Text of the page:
The Deschutes River runs through central Oregon and is a major tributary to the Columbia River. It provided a major route to and from the Columbia for Native Americans and later pioneers on the Oregon Trail. It flows mostly through rugged and arid country and its valley provides a cultural heart for central Oregon. Today the river is most known for its outstanding whitewater rafting. In fact, the Deschutes River is known throughout the United States as a premier river for whitewater rafting, fishing, canoeing, kayaking, hiking, and beautiful scenery. Along with this natural allure the river shares a rich history and importance to Central Oregon. Because of its pristine ecology, abundant wildlife and beautiful landscape, it has been officially designated as a Wild and Scenic River by the United States Congress. The Deschutes River features ruggedly beautiful scenery, outstanding whitewater rafting and paddling, and is renowned worldwide for sport fishing (steelhead, brown trout, and native rainbow trout). The Upper Deschutes River features primarily flatwater boating with limited whitewater and excellent trout fishing opportunities. The Middle Deschutes River has excellent hiking opportunities with spectacular geologic formations and waterfalls, but boating is limited.
Lower Deschutes River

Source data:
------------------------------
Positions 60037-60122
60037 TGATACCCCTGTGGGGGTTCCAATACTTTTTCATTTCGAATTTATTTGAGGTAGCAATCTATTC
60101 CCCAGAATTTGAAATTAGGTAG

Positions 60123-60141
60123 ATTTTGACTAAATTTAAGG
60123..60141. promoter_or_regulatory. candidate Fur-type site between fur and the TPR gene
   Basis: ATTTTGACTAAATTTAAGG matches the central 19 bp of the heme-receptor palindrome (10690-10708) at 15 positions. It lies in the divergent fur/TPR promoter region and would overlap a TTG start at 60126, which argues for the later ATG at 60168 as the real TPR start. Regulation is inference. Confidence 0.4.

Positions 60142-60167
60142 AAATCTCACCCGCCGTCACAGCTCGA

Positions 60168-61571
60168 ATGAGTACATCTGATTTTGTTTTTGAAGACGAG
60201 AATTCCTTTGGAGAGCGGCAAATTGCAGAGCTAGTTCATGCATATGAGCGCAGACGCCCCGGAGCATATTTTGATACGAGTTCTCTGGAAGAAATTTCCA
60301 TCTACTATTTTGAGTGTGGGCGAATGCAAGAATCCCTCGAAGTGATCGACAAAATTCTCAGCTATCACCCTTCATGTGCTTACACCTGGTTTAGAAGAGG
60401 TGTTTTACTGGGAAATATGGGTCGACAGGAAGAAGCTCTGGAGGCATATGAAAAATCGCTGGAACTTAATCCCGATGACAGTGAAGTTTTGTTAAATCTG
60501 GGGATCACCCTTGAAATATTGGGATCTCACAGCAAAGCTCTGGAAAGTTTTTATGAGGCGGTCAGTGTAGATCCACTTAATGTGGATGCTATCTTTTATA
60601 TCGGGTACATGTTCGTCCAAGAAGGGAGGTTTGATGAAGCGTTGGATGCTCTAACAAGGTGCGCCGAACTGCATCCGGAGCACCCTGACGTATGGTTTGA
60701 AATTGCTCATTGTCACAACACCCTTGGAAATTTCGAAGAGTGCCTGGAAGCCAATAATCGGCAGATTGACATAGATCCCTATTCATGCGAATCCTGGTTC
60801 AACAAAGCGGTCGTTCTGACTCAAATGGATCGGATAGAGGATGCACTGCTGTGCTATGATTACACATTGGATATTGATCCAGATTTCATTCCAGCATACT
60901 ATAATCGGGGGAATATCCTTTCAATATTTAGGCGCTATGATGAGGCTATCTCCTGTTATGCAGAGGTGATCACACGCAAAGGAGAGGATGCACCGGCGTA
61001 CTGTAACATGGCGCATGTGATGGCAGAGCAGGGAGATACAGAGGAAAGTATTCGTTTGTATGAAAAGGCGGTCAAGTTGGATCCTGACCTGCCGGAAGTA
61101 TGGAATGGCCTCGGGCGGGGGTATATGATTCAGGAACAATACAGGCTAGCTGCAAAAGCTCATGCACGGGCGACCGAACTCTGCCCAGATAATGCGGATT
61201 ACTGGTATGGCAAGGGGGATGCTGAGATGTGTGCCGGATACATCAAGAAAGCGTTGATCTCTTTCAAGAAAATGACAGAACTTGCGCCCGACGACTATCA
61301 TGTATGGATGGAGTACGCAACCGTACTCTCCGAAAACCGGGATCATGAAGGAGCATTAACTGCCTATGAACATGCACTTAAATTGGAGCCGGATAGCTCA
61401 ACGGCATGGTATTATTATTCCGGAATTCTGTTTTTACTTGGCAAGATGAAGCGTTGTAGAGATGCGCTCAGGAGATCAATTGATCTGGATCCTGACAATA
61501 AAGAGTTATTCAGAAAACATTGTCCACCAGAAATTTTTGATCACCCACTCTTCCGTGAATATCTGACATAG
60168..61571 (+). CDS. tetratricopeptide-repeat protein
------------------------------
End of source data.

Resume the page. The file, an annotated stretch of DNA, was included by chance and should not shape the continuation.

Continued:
Sage Canyon River Co. operates on the Lower Deschutes River, which offers the greatest opportunities for whitewater rafting in Oregon and is one of Oregon’s premier steelhead and trout fishing areas.
Current River Conditions
Deschutes River – Designated National Wild & Scenic River
“It is hereby declared to be the policy of the United States that certain selected rivers … possess outstandingly remarkable scenic, recreational, geologic, fish and wildlife, historic, cultural or other similar values, shall be preserved in free-flowing condition, and … shall be protected for the benefit and enjoyment of present and future generations.”
Deschutes River History
- The river was originally named Riviere des Chutes or Riviere aux Chutes, French for River of the Falls, during the period of fur trading.
- Lewis and Clark encountered the river on October 22, 1805 and referred to it by the Native American name Towarnehiooks; on their return journey they gave it the new name Clarks River.
- During the middle 19th century, the river was major obstacle for emigrants on the Oregon Trail. The major crossing point on the river was near its mouth in present-day Deschutes River State Recreation Area. Many emigrants camped on the bluff on the west side of the river after making the crossing. The remains of the trail leading up to the top of the bluff are still visible.